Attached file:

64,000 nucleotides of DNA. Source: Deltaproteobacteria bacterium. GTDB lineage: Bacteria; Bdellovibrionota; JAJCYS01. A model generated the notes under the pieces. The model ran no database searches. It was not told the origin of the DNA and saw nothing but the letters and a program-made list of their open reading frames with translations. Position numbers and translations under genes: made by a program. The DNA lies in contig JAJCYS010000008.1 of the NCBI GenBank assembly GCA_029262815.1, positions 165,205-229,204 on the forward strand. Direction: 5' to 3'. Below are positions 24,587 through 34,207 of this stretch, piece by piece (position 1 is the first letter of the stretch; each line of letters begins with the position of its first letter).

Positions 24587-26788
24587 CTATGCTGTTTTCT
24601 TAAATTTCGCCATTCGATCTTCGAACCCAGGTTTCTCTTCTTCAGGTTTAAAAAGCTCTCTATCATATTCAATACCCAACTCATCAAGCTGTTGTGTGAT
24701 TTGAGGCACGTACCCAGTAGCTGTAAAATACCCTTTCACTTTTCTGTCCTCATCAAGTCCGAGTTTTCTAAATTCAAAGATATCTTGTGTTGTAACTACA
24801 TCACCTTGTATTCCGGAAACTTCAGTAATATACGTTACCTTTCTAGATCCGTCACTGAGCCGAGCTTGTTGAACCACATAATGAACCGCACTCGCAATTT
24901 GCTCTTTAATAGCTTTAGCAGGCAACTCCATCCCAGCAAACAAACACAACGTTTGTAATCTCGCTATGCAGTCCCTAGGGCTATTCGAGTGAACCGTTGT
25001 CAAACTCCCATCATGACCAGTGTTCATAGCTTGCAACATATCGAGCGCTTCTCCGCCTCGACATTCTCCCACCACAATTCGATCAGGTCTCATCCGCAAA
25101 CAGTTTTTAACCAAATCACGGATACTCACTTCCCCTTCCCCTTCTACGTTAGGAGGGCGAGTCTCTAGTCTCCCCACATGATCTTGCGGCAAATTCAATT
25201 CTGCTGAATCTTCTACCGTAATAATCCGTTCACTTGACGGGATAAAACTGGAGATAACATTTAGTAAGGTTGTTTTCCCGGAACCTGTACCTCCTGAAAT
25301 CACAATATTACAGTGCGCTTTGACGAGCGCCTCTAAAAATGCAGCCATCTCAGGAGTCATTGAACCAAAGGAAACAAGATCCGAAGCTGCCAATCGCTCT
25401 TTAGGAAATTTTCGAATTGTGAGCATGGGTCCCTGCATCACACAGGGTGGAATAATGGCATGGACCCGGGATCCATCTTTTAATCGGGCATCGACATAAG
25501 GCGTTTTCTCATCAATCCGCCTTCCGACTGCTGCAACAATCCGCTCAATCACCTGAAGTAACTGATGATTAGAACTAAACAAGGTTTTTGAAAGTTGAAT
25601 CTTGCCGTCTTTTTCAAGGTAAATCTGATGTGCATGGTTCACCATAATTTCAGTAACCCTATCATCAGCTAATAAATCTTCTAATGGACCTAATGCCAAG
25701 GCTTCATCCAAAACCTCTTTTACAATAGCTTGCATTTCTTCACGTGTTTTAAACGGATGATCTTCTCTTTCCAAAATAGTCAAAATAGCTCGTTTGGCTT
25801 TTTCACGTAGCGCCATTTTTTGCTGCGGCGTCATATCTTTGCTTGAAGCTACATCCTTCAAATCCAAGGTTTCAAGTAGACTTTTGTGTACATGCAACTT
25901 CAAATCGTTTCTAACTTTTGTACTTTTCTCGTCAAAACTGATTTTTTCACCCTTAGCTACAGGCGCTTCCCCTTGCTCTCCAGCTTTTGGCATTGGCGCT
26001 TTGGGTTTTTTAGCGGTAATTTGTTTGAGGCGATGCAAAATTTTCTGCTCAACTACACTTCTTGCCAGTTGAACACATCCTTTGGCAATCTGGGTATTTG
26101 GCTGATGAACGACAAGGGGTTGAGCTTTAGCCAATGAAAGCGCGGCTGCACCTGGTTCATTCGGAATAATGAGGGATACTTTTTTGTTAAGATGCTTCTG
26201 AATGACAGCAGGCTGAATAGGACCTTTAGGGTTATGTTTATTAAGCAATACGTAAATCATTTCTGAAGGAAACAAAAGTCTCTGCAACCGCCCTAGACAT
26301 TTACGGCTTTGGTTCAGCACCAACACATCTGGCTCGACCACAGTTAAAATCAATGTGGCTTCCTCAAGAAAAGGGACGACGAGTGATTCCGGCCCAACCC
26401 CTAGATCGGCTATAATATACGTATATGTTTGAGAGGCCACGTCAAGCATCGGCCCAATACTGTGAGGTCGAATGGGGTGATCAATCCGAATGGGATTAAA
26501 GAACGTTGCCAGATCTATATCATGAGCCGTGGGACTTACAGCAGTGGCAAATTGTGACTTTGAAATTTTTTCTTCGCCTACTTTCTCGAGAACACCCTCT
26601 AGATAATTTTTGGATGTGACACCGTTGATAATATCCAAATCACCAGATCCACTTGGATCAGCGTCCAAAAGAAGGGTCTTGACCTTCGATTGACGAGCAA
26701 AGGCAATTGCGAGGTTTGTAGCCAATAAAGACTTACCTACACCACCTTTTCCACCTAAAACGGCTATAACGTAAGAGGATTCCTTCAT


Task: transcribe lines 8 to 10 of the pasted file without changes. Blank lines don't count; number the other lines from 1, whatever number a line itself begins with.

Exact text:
25001 CAAACTCCCATCATGACCAGTGTTCATAGCTTGCAACATATCGAGCGCTTCTCCGCCTCGACATTCTCCCACCACAATTCGATCAGGTCTCATCCGCAAA
25101 CAGTTTTTAACCAAATCACGGATACTCACTTCCCCTTCCCCTTCTACGTTAGGAGGGCGAGTCTCTAGTCTCCCCACATGATCTTGCGGCAAATTCAATT
25201 CTGCTGAATCTTCTACCGTAATAATCCGTTCACTTGACGGGATAAAACTGGAGATAACATTTAGTAAGGTTGTTTTCCCGGAACCTGTACCTCCTGAAAT